This story was kindly shared by Joyce Zelnick Weiss. Another story of Growing up on a Chicken Farmin Toms River, by Joyce’s husband Ben Weiss can be found by clicking here.
How did a little girl from the big city end up on a chicken farm in the middle of New Jersey?
I will try to tell you my story of living on a farm in the middle of nowhere. In the 1940s Toms River was much further from Brooklyn than it is now. Transportation was not readily available. We would ride on a bus for a few hours while passengers came and went at various stops in New Jersey. For those lucky enough to have a car it was a shorter trip.
BROOKLYN – TOMS RIVER
I was 9 years old when my father, Max, and mother, Bess, decided to move to Toms River. My father was a pharmacist who owned his own store in Brooklyn, N.Y. We lived on the top floor of a two-family house, and Bess’s parents lived downstairs. My parents were immigrants from Ukraine, and it was common to live close to the relatives and friends that one knew from the old country. So my comfort circle of people that I saw all the time were mostly all related to us.
We used to visit my Uncle Philip and Aunt Bertha in Toms River, New Jersey, on their chicken farm which they bought after selling their grocery business in Newark, N.J. Uncle Philip was one of my father’s older brothers, and he was married to Aunt Bertha.
I don’t know how my relatives ended up in TomsRiver, and I never did find out but, for reasons unknown to me, my parents decided that getting out of the city and moving to the country was a good decision for them and for their children. I don’t recall how long it took for us to pack up and move, but before I knew what was happening, we had moved.
Online searching is available for Baron Hirsch related genealogical records available through the Center for Jewish History in New York. See the video at this Facebook link below for instructions. Some complete records are online, and when only a reference to a record is online you can request the full document from the Center.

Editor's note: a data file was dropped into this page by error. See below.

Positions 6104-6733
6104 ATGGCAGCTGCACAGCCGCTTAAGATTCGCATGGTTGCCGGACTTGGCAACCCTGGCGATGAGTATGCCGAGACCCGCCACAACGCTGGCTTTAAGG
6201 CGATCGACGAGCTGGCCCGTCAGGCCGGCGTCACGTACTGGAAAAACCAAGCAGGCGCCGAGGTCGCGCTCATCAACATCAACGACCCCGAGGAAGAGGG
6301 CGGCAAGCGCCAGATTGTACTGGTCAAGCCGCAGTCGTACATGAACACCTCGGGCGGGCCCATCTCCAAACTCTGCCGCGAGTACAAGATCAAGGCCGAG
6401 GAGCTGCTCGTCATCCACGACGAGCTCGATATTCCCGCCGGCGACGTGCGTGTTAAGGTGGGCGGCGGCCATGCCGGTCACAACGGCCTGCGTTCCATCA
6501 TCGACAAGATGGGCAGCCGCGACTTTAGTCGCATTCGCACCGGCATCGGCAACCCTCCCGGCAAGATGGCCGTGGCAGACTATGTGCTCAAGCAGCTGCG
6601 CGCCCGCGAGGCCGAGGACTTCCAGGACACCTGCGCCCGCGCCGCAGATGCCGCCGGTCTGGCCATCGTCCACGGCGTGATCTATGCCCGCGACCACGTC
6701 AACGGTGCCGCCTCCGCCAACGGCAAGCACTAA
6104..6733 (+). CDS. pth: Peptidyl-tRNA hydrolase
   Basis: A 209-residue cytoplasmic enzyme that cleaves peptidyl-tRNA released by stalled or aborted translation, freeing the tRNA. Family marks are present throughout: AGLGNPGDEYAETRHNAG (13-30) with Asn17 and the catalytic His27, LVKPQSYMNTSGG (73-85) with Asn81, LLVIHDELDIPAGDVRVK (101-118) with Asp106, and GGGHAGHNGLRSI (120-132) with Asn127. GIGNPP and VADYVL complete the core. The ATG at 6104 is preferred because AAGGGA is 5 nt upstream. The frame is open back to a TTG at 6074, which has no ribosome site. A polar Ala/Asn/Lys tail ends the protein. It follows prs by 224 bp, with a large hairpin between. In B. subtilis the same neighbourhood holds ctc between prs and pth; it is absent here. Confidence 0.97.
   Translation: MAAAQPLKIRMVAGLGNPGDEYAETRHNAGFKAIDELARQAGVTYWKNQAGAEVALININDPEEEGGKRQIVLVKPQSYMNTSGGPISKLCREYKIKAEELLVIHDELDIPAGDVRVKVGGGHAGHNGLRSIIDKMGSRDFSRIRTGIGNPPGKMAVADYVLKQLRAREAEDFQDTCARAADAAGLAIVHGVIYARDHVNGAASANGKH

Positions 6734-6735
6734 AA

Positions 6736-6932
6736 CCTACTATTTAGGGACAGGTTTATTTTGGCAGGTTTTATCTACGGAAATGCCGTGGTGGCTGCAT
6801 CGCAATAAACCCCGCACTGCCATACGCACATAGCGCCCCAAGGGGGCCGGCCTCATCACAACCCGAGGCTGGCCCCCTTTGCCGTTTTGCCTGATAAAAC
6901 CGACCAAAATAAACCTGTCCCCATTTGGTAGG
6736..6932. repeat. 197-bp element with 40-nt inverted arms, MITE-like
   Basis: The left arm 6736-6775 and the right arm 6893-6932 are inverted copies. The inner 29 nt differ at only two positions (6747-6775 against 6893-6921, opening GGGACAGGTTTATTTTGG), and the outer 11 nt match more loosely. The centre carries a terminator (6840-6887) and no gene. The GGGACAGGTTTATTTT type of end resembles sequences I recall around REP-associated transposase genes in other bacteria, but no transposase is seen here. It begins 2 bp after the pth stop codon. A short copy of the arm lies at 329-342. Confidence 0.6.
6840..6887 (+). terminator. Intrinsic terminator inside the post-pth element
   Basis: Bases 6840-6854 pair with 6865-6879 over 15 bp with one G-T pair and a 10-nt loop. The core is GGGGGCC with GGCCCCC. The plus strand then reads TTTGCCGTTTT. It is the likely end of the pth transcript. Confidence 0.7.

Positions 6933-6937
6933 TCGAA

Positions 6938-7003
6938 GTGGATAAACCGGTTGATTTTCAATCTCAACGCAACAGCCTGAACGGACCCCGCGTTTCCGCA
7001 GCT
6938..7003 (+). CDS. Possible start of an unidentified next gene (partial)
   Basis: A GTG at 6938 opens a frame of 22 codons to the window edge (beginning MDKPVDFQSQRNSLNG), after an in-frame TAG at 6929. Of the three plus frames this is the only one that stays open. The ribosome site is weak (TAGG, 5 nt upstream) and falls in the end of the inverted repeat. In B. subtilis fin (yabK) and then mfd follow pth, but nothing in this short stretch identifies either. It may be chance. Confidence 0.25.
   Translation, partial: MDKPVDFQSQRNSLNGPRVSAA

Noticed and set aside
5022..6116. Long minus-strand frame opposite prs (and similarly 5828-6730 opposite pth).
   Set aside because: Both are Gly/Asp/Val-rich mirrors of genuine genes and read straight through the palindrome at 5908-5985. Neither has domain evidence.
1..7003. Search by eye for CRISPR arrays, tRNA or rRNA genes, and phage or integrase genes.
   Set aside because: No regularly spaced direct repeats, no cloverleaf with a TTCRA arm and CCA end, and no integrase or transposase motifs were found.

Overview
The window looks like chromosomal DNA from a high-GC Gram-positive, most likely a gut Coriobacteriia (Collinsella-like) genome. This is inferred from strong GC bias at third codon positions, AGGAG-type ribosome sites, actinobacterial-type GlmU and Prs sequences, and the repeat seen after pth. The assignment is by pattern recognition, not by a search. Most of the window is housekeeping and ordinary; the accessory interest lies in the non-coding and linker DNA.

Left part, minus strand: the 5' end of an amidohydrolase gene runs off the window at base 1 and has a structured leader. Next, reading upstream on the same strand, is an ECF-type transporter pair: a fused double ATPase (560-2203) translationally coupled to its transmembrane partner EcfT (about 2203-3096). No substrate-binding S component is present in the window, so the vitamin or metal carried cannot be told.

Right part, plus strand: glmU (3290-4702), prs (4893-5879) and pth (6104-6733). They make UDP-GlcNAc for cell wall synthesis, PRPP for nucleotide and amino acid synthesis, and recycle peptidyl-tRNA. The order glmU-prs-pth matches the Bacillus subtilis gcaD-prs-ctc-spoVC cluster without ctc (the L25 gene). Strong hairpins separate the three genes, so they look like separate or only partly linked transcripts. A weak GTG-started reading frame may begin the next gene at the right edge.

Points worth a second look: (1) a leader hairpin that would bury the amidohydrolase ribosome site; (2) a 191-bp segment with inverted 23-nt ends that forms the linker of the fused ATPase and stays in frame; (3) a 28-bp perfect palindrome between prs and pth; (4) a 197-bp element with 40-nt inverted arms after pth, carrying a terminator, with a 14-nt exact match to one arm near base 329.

In addition, the genealogical and historical archives described below contain reports and correspondence relating to Baron Hirsch-funded Jewish farming projects and individual immigrants who received aid from the Baron Hirsch charitable organizations. These archives are scattered around the world. Some of the holdings have been uploaded digitally – see the links below – but most are only available on-site. The archives are listed here in alphabetical order by city.
For texts in French, Spanish and Portuguese I suggest copy-pasting into google translate. It really works.
In 1913, Selig and Malke Grossinger, aided by the Baron Hirsch Fund’s Jewish Agricultural Society (JAS), bought a farm in the Catskills Mountains in Ferndale, New York, 100 miles north of Manhattan. They began to take in paying guests who were fleeing New York City’s heat and humidity each summer. 1
The Grossingers were among the close to two thousand other Jewish immigrant families who bought farms in the foothills of the Catskills mountains in the 1890s or during the first decades of the twentieth century, many with JAS assistance. Like these other farmers, the Grossingers found that the rocky Catskills soil, which had allowed them to buy the land cheaply, did not respond well to crop raising.
But summer guests seeking cool air and kosher food were indeed profitable. The Grossingers’ enterprise became extremely profitable, with 150,000 guests each year, served in a property of over 1200 acres that boasted its own airfield and performers as famous as Frank Sinatra and Jerry Lewis. Grossingers was also the first resort in the country to use artificial snow on its ski slopes. And Elizabeth Taylor and Eddie Fisher were married at Grossingers.
Lavender, Abraham, and Steinberg, Clarence, Jewish farmers of the Catskills, In the Catskills, A Century of the Jewish Experience in The Mountains. New York: Columbia University Press, 2002. p. 33. [↩]
The Nightingale’s Nest takes place in 1920 on a Jewish farm in Ulster County NY, in the Catskill mountains, 100 miles northwest of Manhattan. You can read more about Jewish farming in the Catskills and the Baron Hirsch Fund’s support for these efforts right here.